I often refer readers here to the wise counsel of Claire Potter, who blogs as Tenured Radical. Professor Potter is one of the most astute and level-headed of the commentators on higher education, and it is generally worth thinking carefully about what she has to say, as she plainly has already thought carefully before saying it.
A recent post on Tenured Radical titled, “Tell Us About Your Dissertation: and Other Commonly Fumbled Interview Questions” contains her usual dose of smart and useful advice to job candidates about handling conference interviews.
The core of her advice is that job candidate should be comfortable discussing their work as scholars and teachers at various levels of generality. In a short conference interview, an in-depth précis of one’s dissertation is not going to be the right strategy, as it will leave little time for other questions. Similarly, vague, too-brief answers imply that a candidate is not truly engaged with his or her work. Thus, it’s worth practicing talking about your work with your colleagues and professors to find ways to discuss it at various lengths and for various audiences.
I want to shift a bit to the on-campus portion of the interview. There are numerous threads in The Chronicle’s Forums asking about how to speak to the dean, vice president for academic affairs, or president during an on-campus interview. This portion of the campus interview is potentially odd and certainly fraught with peril, so it’s worth having some idea of what may happen. On our campus, the president and I both interview candidates—even if we’re not here, we’ll talk to them by phone before final hiring decisions are made.
Here is what I want to know from a conversation with a candidate:
1. Does this person understand the type of institution we are, and have a reasonable idea of how a career would work here?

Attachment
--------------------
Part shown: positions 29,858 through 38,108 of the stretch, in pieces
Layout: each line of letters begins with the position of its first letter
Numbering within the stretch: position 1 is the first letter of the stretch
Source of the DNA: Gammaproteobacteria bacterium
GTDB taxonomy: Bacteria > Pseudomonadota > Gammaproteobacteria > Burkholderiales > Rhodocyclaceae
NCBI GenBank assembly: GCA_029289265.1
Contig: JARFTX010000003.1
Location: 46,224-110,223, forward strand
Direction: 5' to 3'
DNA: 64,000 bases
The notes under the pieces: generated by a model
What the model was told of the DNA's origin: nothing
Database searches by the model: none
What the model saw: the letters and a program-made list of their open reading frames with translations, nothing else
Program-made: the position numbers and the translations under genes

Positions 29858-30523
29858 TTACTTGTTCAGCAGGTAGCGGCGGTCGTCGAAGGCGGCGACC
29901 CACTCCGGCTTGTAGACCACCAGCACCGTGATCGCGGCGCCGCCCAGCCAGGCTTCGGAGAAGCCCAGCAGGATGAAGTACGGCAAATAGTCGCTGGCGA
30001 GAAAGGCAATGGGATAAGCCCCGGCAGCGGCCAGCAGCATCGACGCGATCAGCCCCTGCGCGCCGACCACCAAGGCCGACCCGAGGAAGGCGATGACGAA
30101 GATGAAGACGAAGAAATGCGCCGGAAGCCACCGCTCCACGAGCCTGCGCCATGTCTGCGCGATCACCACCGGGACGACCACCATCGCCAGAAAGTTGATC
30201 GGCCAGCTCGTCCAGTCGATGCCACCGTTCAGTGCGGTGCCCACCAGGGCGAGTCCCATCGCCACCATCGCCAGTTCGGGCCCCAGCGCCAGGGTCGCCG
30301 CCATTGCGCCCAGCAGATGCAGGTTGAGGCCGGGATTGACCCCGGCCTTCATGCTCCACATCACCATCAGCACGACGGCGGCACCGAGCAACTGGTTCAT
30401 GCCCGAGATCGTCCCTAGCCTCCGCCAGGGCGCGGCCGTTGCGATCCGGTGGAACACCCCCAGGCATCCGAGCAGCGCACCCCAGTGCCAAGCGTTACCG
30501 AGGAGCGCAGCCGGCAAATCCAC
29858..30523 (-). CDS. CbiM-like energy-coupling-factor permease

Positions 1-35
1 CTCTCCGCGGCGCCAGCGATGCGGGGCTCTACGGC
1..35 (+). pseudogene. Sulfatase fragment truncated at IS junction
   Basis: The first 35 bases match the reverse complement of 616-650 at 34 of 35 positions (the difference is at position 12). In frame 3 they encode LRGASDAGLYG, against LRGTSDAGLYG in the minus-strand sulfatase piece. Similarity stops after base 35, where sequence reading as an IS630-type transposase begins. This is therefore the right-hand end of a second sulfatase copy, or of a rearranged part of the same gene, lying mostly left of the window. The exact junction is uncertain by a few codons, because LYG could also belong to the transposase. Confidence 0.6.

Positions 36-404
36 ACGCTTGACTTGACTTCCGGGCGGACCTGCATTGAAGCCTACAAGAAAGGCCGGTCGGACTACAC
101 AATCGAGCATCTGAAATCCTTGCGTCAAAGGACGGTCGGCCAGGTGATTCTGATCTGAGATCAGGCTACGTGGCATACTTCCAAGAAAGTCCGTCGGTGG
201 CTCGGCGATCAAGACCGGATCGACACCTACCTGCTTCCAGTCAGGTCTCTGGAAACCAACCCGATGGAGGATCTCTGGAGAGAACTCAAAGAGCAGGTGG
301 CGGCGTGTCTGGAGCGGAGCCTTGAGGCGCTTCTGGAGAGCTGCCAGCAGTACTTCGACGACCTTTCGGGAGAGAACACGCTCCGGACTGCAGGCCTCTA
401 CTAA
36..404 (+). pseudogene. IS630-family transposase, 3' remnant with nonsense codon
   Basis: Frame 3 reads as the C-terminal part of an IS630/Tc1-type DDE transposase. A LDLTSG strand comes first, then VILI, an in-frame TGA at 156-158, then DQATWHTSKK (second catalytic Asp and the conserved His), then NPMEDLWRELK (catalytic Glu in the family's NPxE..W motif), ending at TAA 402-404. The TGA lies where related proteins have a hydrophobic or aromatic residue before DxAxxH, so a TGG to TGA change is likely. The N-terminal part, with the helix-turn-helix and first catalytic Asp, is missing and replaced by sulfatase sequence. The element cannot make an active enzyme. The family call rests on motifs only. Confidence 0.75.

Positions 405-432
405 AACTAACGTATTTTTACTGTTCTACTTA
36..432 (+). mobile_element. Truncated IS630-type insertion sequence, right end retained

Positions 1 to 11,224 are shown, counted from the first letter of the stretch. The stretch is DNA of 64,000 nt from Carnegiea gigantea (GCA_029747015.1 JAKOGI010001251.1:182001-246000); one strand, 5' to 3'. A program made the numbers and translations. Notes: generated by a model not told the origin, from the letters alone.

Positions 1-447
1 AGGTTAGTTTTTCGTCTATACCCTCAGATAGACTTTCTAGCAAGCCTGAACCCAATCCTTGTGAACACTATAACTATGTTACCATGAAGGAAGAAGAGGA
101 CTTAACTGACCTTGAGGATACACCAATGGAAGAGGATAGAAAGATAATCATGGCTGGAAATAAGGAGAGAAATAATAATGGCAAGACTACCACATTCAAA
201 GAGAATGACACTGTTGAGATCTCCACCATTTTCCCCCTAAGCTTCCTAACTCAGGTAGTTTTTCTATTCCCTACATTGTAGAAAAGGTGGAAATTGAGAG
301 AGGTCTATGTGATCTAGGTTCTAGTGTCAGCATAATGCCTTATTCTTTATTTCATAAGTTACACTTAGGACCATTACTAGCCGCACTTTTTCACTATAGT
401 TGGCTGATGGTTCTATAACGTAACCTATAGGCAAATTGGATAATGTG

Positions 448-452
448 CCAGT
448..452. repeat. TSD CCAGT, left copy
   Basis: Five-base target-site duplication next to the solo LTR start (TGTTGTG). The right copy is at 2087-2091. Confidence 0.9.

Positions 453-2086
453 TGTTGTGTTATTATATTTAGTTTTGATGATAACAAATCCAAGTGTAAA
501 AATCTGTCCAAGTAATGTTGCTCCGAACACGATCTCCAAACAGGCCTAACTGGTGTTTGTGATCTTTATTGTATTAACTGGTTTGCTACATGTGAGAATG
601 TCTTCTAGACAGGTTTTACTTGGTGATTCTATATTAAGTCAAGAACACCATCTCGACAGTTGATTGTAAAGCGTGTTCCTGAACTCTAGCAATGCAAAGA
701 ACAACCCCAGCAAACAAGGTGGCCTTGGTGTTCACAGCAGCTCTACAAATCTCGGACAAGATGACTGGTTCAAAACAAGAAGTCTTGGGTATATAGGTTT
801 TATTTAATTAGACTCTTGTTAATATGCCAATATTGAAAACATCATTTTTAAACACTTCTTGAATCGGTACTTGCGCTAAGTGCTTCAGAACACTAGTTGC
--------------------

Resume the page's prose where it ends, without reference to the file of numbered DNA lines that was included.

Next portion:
2. Does he or she show a genuine interest in the position? Is there evidence in the conversation of time spent on our Web site or reading our print documents?
3. Does the candidate have interesting ways of talking about her or his work? My background is in English—when we have candidates for jobs in my discipline, obviously, I can talk to them about their work in a very different way from the way I speak to scientists. But scientists who can explain to me, in basic terms, what their work is about have a tremendous edge.
4. Does the candidate have good questions to ask me? I don’t care if they’re trite or basic (“what is your tenure policy?”), but I am positively impressed when they show that the candidate has actually considered working here and is asking questions that show engagement with the potential professional issues of our job.
During these meetings, I do indeed also work to “sell” the institution. I talk about our financial situation, discuss salary in general terms, give my take on the atmosphere in the particular school or program, and that kind of thing. But what I really want to know is that the candidate is serious about the job, can talk about his or her work in a way that implies success in the classroom, and appears likely to make a positive contribution to the campus.
Ultimately, in my experience, my interviews, and those of the president, with candidates on campus tend to be a kind of check or verification of the more detailed conversations they have with the search committee and others. When we are deciding on an offer, we get together and compare notes, and discuss concerns. Almost always, I forward the committee’s recommendation to the president, but if the committee has reservations, we probe those in the context of my conversation with the candidate, and decide how much weight to give them.
Because I’m not an expert in most of the disciplines in which we hire, I’m looking for something a little different when I speak to candidates. Candidates who demonstrate engagement with their work, clarity in discussing it, and plausible interest in our job pass my basic test. The details and the meaty decision are primarily up to the committee.